Lee Metcalf National Wildlife Refuge

Visit Us

We are land stewards, guided by Aldo Leopold's teachings that land is a community of life and that love and respect for the land is an extension of ethics. We seek to reflect that land ethic in our stewardship and to instill it in others.

The Refuge provides opportunities for the public to enjoy compatible wildlife-dependent public use activities including hunting, fishing, wildlife observation and photography, environmental education, and interpretation. The Refuge is a very popular community and tourist destination with 240,000 visits annually!


"Interpretation is the identification and communication of important messages about natural and cultural resources to diverse audiences. Interpretation is designed to reveal relationships about the nature, origin, and purpose of a resource, landscape, or site in a way that forges connections between the interests of the audience and meanings inherent in the resource" (National Association for Interpretation 2011). Interpretation is a resource management tool that can be designed to develop understanding, and through understanding comes appreciation, and through appreciation comes protection of our natural resources.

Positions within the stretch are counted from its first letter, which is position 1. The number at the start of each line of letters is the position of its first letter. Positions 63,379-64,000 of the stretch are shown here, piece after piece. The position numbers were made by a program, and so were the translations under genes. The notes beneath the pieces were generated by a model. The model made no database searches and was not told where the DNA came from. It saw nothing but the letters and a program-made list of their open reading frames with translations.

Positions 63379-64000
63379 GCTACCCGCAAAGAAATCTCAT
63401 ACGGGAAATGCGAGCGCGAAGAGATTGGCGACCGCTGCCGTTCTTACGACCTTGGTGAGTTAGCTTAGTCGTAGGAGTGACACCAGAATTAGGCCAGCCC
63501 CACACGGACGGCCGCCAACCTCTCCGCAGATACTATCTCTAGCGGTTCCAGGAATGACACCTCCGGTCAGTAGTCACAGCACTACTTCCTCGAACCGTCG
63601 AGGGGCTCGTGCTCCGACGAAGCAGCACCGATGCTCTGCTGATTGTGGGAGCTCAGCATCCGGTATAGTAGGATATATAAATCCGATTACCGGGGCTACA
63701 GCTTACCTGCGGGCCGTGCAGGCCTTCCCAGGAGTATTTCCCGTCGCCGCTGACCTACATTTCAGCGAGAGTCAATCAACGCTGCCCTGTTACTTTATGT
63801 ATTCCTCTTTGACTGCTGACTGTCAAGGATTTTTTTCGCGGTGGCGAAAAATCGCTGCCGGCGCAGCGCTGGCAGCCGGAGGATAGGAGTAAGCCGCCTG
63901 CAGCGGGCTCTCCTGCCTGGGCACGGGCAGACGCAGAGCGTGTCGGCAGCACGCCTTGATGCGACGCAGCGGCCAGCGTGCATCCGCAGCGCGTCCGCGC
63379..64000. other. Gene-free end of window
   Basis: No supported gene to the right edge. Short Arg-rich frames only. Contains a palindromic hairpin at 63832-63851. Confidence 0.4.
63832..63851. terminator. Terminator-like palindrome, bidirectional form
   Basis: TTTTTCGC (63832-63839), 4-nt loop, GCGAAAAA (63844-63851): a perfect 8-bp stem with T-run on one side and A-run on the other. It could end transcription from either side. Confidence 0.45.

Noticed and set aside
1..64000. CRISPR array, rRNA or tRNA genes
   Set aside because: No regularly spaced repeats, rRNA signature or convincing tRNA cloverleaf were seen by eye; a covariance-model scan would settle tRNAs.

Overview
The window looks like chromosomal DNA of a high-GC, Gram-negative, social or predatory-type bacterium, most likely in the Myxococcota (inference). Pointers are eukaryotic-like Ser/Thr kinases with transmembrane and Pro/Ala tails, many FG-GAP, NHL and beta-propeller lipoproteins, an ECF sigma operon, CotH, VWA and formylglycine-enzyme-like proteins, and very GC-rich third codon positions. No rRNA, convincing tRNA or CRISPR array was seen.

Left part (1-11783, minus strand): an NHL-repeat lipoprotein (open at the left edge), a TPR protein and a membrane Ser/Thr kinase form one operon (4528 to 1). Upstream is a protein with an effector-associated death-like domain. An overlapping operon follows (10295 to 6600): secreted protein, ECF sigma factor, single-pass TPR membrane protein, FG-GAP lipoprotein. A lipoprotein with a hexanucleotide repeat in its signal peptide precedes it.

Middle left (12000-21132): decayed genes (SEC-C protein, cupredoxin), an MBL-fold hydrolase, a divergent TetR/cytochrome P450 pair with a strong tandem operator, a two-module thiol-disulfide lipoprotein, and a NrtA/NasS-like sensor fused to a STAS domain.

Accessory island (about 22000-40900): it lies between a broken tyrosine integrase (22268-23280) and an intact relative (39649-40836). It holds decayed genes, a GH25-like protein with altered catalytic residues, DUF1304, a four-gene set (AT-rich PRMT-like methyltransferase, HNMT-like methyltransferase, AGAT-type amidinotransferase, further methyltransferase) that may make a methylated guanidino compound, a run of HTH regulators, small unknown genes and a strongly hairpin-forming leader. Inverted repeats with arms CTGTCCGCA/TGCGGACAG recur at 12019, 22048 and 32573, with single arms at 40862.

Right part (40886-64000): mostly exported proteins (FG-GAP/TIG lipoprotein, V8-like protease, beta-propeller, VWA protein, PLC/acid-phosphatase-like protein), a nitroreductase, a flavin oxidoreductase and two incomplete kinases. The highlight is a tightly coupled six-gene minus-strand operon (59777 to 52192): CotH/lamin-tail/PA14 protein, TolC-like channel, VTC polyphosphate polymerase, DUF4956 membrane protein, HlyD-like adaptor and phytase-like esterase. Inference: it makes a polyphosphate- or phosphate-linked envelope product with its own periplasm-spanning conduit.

Comprehensive Conservation Plan Interpretation Objective

Improve, maintain, and create additional interpretive opportunities for the public that focus on refuge purposes; the natural, cultural, and historical resources of the Refuge and Bitterroot Valley; and management programs and challenges, including future habitat restoration projects. These enhanced facilities and universally accessible programs will encourage visitors to independently explore and learn more about not only the values of this Refuge, but also about how they can be part of protecting and restoring native and productive habitats to this Refuge, the Bitterroot Valley, and other lands within the Refuge System.


The Refuge has four kiosks in place. Two are positioned, respectively, at the south and east entrances to the Refuge via Wildfowl Lane. A third kiosk is at the trailhead for the Kenai Nature Trail and the fourth is in place at the Wildlife Viewing Area. At times all can have interpretive messages and or educational materials. 

Wildfowl Lane Interpretive Signs

Seven interpretive signs are positioned at: the two Wildfowl Lane Kiosks, in front of the Whaley Homestead, between Ponds 5 & 6, south of the Grube Barn, at the entrance to the Wildlife Viewing Area, and at the Refuge Headquarters (Kenai Nature Trail). 

Visitor Center

"Provide visitors of all abilities with opportunities to participate in and enjoy quality, compatible wildlife-dependent recreation, environmental education, and interpretation programs that foster an awareness and appreciation of the importance of protecting the natural and cultural resources of the refuge, the Bitterroot Valley, and the National Wildlife Refuge System" (Goal for Visitor Services, Refuge CCP).